These two storylines will come together in a twisty mesh of past and present. It is a fascinating reveal, but one that the reader will probably see coming. That’s okay, though, because the intensity and thrill of seeing how it all connects is full of little surprises. Things We Do in the Dark is indeed a dark tale and contains triggers of emotional, physical, and sexual abuse. Hillier was respectful of these triggers while writing the book and there are no graphic scenes, no gratuitous horrors. However, these abuses are central to the characters whose lives are formed around them.
The dual story is told through the eyes of Paris and Drew and Joey, with flashbacks guiding the narrative. I enjoyed Paris’ descriptions of her and Jimmy’s relationship. It was a bright, sweet spot among so many sad, painful ones for Paris and other characters. Joey’s narrative was heartbreaking, but I loved the strength and pragmatism she brought to her story. She didn’t give up, but she didn’t sugar coat it. I came to appreciate Drew in the end, but there were times his judgmental thoughts and actions irritated me, especially his condescension toward Joey for her short-term career choice. It takes Drew a while to realize choices aren’t always black or white, right or wrong. Ruby is irredeemable, and readers know that from the get-go, but she is a perfect villain to despise.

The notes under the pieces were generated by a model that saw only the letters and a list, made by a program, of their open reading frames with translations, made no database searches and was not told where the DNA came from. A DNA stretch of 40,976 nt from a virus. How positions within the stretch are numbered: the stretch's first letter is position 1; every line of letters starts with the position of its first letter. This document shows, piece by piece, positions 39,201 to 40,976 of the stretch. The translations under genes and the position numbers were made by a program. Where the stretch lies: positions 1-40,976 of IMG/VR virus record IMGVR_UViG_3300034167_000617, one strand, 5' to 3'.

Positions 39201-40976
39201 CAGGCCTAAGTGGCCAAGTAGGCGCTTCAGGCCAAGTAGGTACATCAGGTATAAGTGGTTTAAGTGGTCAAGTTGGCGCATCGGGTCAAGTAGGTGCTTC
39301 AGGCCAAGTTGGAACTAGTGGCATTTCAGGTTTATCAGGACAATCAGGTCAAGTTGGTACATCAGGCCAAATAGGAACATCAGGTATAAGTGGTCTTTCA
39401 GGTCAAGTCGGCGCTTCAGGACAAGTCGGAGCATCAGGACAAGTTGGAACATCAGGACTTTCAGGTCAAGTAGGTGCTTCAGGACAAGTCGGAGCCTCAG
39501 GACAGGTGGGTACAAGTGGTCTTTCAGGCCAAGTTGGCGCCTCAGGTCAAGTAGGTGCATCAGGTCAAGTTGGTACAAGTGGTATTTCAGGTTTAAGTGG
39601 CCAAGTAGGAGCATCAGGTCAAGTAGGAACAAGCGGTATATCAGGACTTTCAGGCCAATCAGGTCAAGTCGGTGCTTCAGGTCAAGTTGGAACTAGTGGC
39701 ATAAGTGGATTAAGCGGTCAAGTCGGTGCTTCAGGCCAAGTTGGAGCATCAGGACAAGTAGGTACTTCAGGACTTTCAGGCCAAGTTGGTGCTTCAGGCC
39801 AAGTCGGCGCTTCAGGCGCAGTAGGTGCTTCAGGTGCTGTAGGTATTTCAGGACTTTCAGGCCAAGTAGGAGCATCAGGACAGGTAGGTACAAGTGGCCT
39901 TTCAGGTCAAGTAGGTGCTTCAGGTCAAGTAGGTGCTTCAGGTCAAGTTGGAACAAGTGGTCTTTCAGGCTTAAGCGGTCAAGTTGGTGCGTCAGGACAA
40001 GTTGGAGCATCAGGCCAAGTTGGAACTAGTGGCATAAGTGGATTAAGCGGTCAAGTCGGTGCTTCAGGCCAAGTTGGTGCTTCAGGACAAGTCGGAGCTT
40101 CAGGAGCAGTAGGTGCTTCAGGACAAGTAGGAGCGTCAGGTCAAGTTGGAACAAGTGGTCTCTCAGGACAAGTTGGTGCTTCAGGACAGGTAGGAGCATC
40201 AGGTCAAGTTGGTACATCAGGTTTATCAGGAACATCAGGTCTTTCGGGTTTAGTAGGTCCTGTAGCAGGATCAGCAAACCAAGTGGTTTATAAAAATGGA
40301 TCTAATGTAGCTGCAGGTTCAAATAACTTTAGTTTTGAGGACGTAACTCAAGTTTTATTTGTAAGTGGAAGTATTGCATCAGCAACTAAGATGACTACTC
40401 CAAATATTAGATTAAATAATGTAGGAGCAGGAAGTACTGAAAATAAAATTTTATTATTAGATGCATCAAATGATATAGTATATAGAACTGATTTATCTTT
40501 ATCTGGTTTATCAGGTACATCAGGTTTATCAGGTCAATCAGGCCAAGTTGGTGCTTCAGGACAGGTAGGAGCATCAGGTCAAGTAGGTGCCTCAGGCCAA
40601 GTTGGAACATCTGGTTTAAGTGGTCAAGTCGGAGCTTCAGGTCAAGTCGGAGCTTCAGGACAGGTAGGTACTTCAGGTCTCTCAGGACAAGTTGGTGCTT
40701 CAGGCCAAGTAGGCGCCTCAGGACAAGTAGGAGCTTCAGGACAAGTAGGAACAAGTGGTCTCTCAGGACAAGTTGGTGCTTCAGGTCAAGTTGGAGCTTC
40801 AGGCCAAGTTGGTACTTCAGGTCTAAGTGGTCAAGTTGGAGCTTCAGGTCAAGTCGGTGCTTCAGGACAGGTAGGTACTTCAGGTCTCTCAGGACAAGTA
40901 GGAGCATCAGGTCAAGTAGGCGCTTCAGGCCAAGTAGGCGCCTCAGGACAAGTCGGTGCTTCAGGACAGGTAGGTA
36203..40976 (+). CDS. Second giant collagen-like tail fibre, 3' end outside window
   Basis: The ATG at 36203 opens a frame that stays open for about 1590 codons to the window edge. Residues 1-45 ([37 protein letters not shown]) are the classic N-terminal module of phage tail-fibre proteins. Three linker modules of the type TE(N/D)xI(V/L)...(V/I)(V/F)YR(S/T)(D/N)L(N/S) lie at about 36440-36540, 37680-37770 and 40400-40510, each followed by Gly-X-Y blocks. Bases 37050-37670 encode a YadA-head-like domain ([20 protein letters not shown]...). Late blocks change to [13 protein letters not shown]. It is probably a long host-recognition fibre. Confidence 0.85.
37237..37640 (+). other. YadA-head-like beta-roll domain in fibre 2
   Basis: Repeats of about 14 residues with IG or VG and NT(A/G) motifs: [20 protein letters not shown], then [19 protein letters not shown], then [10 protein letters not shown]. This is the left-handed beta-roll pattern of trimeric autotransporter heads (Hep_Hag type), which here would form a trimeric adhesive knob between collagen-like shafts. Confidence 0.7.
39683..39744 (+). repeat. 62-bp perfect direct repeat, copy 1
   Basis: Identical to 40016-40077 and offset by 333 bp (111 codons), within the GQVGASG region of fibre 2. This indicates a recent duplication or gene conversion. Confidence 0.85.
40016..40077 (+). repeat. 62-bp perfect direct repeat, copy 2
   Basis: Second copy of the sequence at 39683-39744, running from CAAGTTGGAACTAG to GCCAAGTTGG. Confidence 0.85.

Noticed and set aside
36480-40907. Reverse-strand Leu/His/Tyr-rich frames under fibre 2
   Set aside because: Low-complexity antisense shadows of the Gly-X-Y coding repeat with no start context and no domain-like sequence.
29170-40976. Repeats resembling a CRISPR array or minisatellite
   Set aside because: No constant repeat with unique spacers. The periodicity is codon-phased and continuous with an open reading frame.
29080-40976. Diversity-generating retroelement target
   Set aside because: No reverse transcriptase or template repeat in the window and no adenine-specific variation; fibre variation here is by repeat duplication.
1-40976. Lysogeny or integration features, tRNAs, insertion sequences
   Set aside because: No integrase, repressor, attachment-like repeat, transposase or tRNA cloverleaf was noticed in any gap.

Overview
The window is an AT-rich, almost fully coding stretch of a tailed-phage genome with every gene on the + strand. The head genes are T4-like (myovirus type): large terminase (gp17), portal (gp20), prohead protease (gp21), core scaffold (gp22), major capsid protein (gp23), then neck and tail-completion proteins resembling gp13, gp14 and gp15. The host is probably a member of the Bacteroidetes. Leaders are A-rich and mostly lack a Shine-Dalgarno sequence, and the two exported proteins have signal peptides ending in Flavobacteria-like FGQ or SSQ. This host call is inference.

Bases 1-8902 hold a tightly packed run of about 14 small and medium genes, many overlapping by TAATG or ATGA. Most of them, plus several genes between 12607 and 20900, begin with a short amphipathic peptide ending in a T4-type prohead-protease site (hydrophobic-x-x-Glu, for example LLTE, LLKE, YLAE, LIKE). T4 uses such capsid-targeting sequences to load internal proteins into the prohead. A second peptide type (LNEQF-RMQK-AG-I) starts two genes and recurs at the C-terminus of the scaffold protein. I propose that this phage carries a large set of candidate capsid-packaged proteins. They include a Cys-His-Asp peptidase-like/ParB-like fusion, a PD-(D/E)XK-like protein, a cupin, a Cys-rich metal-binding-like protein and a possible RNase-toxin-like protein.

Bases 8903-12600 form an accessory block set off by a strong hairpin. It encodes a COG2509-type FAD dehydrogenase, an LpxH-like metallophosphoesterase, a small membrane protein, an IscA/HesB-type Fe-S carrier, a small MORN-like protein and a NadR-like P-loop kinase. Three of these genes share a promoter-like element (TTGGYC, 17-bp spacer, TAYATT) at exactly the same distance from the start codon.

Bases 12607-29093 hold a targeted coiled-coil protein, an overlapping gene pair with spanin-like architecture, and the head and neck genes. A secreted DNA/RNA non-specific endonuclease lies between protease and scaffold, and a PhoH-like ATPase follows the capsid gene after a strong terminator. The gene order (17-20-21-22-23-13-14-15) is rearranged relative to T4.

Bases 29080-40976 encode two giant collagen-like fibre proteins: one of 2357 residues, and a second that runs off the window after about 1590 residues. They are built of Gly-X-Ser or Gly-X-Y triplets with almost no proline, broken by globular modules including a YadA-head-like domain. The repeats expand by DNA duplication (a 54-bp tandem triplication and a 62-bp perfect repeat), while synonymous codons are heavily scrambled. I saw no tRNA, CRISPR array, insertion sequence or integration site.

There are quite a few characters in this book, and Jennifer Hillier does an exceptional job of fleshing out both the major and minor players. No one felt flat or unnecessary. I think that’s quite an accomplishment with two story lines and two sets of characters. Even Jimmy, who died right off the bat, was given life through the flashbacks, and I have to admit, I really liked him with Paris. All the characters, both past and present, were well defined, so no confusing characters to undermine the story’s flow.
Things We Do in the Dark is another thrilling Jennifer Hillier brand read, giving readers the expected story of a character with a shadow hanging over him/her. But, Hillier’s stories are never a repeat; each one is original. I thought this book was especially dark, but most crime/mystery readers are no stranger to those tales. The triggers I mentioned earlier might need to be considered by some before reading, but, as I noted, Hillier doesn’t get graphic with the abuse. I felt the ending was a bit rushed but not in a terribly frustrating way. I think those readers who are already fans of Jennifer Hillier’s exceptional writing will be well pleased, and those readers who are new to this author will want to read more of her books after this one.